Aircraft carrying 14 people crashes off Venezuela

Fri Jan 4, 2008 7:51pm EST

(Updates with new information)

CARACAS, Jan 4 (Reuters) - A plane carrying 14 people, including eight Italians and one Swiss passenger, crashed into the sea close to a group of Venezuelan islands on Friday and had not yet been found, officials said.

Air rescue and civil protection officials said rescue workers in speed boats and helicopters were still searching for the twin-engine aircraft nearly 10 hours after it went down.

The officials said the pilot reported engine problems just before contact was lost with the Czech-made 19-seat LET L-410.

The plane was flying to the Los Roques archipelago from Caracas but reported engine trouble and never arrived at its destination, an air rescue worker said.

Rain and strong waves have "made the search for the plane more difficult," Gen. Antonio Rivero, who heads Venezuela's civil protection agency, said in an interview with a local television network.

Rivero said earlier that four additional passengers boarded the plane at the last minute, taking the total to 18 on board, but civil protection said later that information was incorrect.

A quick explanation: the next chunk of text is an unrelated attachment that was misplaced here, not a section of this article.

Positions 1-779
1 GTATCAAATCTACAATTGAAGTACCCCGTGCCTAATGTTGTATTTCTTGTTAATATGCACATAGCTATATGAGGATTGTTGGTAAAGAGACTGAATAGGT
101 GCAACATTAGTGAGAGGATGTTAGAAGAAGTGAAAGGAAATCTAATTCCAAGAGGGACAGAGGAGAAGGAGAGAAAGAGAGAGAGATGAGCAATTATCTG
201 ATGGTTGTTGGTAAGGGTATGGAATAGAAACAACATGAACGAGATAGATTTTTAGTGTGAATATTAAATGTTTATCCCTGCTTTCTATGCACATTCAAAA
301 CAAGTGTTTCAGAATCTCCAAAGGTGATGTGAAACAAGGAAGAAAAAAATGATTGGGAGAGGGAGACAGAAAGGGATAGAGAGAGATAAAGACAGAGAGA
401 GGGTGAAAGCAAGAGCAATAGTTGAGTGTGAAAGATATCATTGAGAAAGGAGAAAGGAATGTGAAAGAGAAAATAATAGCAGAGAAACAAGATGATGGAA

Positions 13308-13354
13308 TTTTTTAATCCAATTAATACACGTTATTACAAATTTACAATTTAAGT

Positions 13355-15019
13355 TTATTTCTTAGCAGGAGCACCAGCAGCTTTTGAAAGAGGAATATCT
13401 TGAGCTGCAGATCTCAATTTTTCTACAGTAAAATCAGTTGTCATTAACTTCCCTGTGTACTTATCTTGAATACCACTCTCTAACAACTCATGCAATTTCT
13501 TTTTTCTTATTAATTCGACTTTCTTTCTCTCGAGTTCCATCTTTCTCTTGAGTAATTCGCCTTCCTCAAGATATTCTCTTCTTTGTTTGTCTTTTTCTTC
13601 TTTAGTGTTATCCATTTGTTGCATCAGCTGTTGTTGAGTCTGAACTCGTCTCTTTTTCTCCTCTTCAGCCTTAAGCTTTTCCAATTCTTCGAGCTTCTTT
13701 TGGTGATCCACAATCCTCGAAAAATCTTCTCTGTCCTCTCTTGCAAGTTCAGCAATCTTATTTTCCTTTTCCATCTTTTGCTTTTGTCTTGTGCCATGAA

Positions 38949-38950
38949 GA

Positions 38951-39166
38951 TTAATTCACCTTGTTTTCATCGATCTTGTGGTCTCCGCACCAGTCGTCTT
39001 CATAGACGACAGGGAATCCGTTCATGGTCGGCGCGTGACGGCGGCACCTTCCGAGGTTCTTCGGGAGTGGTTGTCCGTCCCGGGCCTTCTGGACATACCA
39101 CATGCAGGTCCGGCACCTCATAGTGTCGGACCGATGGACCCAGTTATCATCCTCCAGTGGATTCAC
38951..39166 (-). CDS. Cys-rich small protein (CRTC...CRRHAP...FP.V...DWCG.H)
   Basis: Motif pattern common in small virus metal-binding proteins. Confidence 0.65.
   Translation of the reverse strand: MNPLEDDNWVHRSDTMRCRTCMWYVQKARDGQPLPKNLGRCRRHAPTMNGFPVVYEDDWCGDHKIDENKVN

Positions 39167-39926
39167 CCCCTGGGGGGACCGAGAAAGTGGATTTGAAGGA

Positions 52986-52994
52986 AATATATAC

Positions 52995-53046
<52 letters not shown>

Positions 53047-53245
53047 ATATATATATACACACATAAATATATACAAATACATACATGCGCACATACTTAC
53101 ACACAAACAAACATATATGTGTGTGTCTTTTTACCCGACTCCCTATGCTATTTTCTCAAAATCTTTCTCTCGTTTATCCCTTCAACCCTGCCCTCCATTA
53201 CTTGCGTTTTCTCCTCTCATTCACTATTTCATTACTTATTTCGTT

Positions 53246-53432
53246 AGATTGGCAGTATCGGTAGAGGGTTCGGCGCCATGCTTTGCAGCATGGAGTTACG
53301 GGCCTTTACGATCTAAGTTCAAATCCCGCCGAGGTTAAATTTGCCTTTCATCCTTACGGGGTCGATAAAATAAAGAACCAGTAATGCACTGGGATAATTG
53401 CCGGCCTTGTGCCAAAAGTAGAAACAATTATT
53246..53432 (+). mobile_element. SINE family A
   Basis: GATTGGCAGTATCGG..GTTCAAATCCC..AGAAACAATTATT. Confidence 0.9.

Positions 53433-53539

A spokesman at the Italian Foreign Ministry said eight of the people on board the plane were Italians. He gave no further details.

Civil protection said the plane, operated by Venezuela-based airline Transaven, fell into the sea about 24 miles (39 km) from Los Roques on Friday morning. The agency said in an evening press release that one of the passengers on board was Swiss, after having earlier identified that passenger as American.

The nonprofit Aviation Safety Network reported on its Web site that in 2005 a Transaven-operated aircraft made an emergency landing after taking off from Caracas for Los Roques.

In 2002, another Transaven plane made an emergency landing in the sea while flying to the same islands, according to Venezuelan media. Thirteen people on board were uninjured.

Los Roques is a national park off the coast of Venezuela, renowned for white sand beaches and crystalline water popular with European and U.S. tourists. (Reporting by Frank Jack Daniel and Brian Ellsworth; Editing by Peter Cooney)




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